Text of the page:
The World Today for January 26, 2022
NEED TO KNOW
The Covid Orphans
More than 204,000 people have died from the coronavirus in Peru, the highest rate per capita on Earth. Tragically, many of those lost were parents. More tragically, the virus in the South American country often claimed both parents or all caregivers in a family. As a result, nearly 100,000 Peruvian children are now orphans. The British medical journal the Lancet called the development a “hidden pandemic.”
The Peruvian government has passed a bill to provide a monthly stipend of $50 for each child left without a guardian, reported i24 News, an Israeli broadcaster. That sum only helps so much, however. With a gross per capita income of around $6,000, Peru is a poor country. Poor school attendance, mental health issues and other problems are now growing among the young people who are its future.
“Even before you take into account that more than 1,000 children have died from Covid-19 in Peru, they have been extremely affected by depression and anxiety,” Roxana Pingo, Covid response program coordinator for Save the Children Peru, told the Guardian.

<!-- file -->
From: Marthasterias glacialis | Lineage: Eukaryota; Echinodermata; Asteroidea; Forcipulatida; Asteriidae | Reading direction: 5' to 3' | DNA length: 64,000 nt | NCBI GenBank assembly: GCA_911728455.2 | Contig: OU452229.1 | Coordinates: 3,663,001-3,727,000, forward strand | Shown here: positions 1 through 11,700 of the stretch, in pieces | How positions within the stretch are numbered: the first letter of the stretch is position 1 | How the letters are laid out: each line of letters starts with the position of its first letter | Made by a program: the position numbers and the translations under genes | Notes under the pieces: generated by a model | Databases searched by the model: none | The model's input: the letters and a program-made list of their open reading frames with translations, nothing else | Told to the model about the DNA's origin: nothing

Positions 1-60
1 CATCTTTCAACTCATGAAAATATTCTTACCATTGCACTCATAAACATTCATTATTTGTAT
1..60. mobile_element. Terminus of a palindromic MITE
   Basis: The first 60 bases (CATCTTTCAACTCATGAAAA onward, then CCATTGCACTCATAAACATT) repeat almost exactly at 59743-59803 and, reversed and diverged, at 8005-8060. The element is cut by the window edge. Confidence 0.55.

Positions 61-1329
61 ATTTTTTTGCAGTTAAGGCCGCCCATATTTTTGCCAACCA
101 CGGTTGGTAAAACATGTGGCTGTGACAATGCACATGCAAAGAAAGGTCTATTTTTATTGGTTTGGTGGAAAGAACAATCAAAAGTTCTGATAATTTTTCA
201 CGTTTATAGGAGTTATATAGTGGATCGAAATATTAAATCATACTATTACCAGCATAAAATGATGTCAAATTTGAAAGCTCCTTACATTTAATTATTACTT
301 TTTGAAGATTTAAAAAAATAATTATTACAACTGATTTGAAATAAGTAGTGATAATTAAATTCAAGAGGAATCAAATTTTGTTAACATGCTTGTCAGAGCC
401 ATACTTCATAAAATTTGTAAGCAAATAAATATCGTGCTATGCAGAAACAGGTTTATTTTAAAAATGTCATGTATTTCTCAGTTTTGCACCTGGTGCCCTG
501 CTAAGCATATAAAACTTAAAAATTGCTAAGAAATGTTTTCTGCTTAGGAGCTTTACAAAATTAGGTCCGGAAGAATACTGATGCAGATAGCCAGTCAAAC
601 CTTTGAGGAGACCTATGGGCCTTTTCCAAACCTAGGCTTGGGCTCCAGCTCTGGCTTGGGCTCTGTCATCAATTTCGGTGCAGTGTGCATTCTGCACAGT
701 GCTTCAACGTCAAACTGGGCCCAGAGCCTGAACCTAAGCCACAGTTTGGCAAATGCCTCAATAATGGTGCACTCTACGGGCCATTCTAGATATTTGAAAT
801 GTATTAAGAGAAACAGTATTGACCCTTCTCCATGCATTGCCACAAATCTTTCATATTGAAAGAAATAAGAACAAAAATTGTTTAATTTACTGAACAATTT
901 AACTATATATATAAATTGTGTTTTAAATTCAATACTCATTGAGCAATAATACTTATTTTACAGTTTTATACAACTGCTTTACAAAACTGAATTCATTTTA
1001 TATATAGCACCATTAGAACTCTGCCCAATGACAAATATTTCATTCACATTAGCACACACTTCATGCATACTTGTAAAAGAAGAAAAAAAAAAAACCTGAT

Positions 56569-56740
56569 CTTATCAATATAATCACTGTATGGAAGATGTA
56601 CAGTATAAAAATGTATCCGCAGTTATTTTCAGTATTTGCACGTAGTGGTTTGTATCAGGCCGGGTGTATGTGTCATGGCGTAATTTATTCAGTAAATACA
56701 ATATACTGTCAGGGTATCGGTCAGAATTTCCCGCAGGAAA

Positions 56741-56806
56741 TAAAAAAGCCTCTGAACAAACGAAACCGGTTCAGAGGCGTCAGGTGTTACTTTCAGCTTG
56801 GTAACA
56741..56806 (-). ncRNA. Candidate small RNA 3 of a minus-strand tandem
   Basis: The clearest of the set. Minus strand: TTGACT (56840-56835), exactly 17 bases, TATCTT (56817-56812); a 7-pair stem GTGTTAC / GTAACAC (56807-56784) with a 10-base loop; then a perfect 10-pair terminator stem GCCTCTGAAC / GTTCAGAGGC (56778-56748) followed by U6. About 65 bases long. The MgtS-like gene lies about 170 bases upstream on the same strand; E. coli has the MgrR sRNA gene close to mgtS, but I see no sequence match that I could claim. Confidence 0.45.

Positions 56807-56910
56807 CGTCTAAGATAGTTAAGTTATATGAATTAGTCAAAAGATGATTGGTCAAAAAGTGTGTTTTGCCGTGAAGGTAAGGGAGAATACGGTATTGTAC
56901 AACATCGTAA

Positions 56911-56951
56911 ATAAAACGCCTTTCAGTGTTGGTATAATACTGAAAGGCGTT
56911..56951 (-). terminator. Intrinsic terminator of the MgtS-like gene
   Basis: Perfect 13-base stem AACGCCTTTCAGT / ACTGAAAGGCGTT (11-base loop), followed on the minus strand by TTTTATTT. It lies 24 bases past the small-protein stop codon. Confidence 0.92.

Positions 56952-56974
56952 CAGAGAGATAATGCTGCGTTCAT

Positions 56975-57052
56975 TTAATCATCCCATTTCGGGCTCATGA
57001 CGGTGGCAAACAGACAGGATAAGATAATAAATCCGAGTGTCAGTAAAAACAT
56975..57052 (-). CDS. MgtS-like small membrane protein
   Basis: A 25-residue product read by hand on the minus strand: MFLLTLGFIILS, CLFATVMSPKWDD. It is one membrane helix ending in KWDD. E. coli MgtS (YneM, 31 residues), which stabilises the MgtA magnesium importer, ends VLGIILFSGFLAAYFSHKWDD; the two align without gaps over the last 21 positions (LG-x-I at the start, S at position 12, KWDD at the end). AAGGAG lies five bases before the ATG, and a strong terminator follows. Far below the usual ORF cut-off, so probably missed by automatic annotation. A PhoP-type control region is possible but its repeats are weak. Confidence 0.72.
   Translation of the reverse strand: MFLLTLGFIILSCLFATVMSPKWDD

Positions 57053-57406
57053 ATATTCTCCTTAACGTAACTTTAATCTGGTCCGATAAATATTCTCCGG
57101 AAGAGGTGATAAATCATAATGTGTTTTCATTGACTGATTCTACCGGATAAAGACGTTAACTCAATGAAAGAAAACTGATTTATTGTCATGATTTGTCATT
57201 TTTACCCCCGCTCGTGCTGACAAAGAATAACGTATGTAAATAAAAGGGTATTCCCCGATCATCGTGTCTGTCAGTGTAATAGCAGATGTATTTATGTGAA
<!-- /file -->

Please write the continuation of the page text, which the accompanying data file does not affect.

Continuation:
Gabriela Zarate lives with her husband, their four children and her deceased sister’s four children in a small house outside the Peruvian capital of Lima, the BBC reported. She was already struggling to feed her family. Under lockdowns, she and her husband couldn’t work as drivers or street vendors. They violated curfew to earn cash, but then her husband contracted Covid-19. Eventually, they flew a white flag outside their house, a sign that they needed help, and neighbors gave them some food.
As National Public Radio explained, inadequate health care infrastructure, a dependence on imports of medicine and supplies to combat the pandemic, informal jobs that make lockdowns difficult for millions and endemic poverty are some of the reasons why the pandemic has hit the country so hard.
There are reasons to be optimistic that the virus may soon lose steam, however. Around 80 percent of Peruvians ages 12 and older have received jabs, Agence France-Presse reported.
Amid the crisis, leftist President Pedro Castillo, who won office last year on a pledge to use the country’s mining wealth to lift its citizens out of poverty, has sought to calm international investors to prop up the economy, Bloomberg noted. As Reuters explained, Castillo faced charges related to alleged collusion and influence peddling for public works contracts. But, denying the charges, he avoided impeachment, further bringing stability to the country.
Castillo has said the state has an obligation to Peru’s orphans. Even with all the money and power in the world, however, he could not give them what their hearts most desire.
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